‘When the troops had their training before going to war they used to march past the hostel around midnight. A lot of us would gather on the fire escape to cheer them on their way. We called their names and wished them good luck. As it was wartime there were no lights. They carried one lantern at the front and one at the back. I often wonder how many of those young boys survived the war.’
‘As we girls got older we got to go into the Triangle Inn pub, there was always a lot of local people and soldiers. The piano was playing, everyone was singing and having a good time. When the Second World War ended we had the best time ever. You could not dance as the place was jam packed.’
‘All the mills had a cricket team, Mr Hall liked to show his girls off. When the team were invited to play at other mills we would go by coach to support our team On summer days we all went to watch our Triangle team play at Grassy Bottom.’
‘Some Sunday mornings we would walk to Sowerby Bridge to the swimming baths. Once we all brought swimming suits on the market, you didn’t have to pay coupons as they were white parachute silk. When we hit the water they all went transparent. What a laugh! Thank goodness it was all females or there would have been lots of blushes.’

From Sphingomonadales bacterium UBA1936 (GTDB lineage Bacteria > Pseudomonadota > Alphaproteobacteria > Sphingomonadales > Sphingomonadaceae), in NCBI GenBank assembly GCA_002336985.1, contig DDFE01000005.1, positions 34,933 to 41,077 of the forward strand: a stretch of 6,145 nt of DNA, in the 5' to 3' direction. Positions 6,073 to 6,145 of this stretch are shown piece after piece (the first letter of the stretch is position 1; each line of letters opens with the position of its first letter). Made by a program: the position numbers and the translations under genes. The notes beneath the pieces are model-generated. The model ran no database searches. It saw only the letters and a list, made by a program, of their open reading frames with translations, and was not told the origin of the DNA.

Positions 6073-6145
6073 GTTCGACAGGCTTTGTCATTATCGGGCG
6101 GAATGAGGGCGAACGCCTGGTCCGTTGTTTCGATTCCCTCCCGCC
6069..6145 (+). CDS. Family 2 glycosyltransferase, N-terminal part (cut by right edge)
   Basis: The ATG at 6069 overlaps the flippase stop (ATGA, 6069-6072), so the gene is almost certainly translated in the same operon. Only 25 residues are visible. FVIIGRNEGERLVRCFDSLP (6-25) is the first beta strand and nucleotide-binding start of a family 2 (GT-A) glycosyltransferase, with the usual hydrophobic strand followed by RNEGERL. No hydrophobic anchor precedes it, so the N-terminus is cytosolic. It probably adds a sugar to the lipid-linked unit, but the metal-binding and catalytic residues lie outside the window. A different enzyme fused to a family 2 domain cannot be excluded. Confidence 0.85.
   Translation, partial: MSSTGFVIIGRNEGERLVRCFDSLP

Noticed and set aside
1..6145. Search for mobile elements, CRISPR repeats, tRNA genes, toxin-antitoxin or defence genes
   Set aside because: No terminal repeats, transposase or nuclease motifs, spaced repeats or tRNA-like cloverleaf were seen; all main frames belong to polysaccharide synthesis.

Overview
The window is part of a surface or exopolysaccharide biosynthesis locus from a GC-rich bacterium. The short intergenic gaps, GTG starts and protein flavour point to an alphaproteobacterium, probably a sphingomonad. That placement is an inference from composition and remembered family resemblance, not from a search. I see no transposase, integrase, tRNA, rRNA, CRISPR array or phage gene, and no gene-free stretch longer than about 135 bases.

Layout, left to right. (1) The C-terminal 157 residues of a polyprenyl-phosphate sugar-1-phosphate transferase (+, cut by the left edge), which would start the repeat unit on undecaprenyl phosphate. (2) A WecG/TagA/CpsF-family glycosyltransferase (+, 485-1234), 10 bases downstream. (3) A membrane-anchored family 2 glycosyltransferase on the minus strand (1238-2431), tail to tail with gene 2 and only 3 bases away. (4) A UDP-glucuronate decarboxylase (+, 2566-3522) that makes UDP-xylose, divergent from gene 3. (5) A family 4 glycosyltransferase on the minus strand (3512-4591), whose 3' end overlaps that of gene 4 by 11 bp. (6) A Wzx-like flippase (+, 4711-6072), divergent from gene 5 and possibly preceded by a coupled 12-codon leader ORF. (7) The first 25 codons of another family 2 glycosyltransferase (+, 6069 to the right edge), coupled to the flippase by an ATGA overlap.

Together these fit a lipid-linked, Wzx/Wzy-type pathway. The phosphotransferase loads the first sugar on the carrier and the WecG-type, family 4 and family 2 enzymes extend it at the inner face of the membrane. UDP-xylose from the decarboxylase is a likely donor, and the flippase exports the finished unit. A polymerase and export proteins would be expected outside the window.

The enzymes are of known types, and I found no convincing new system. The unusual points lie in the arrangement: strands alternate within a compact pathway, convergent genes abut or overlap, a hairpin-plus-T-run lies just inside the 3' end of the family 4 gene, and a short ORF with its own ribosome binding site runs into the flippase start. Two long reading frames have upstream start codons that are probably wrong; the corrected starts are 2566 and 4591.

‘Our Sunday night dances were good fun. We had our own dance band. Our partners were all local lads, no soldiers. They must not have been allowed. Doors were locked at 10 o’clock. Wilkie would do the rounds to make sure everyone was accounted for. Most of us smoked them days it was the in thing those days, (No Drugs).’
When I look back at my time in Triangle it was the best of times.
Jean (from Horden. In hostel 1950s)
‘My two sisters had been before to the Triangle hostel and I thought I would like to try that. I didn’t want to leave my mum and my dad. My mum was so proud of me and my sisters because we got on. There were seventy to eighty women in the hostel [when I was there]. In my sisters time before me there were over 100.’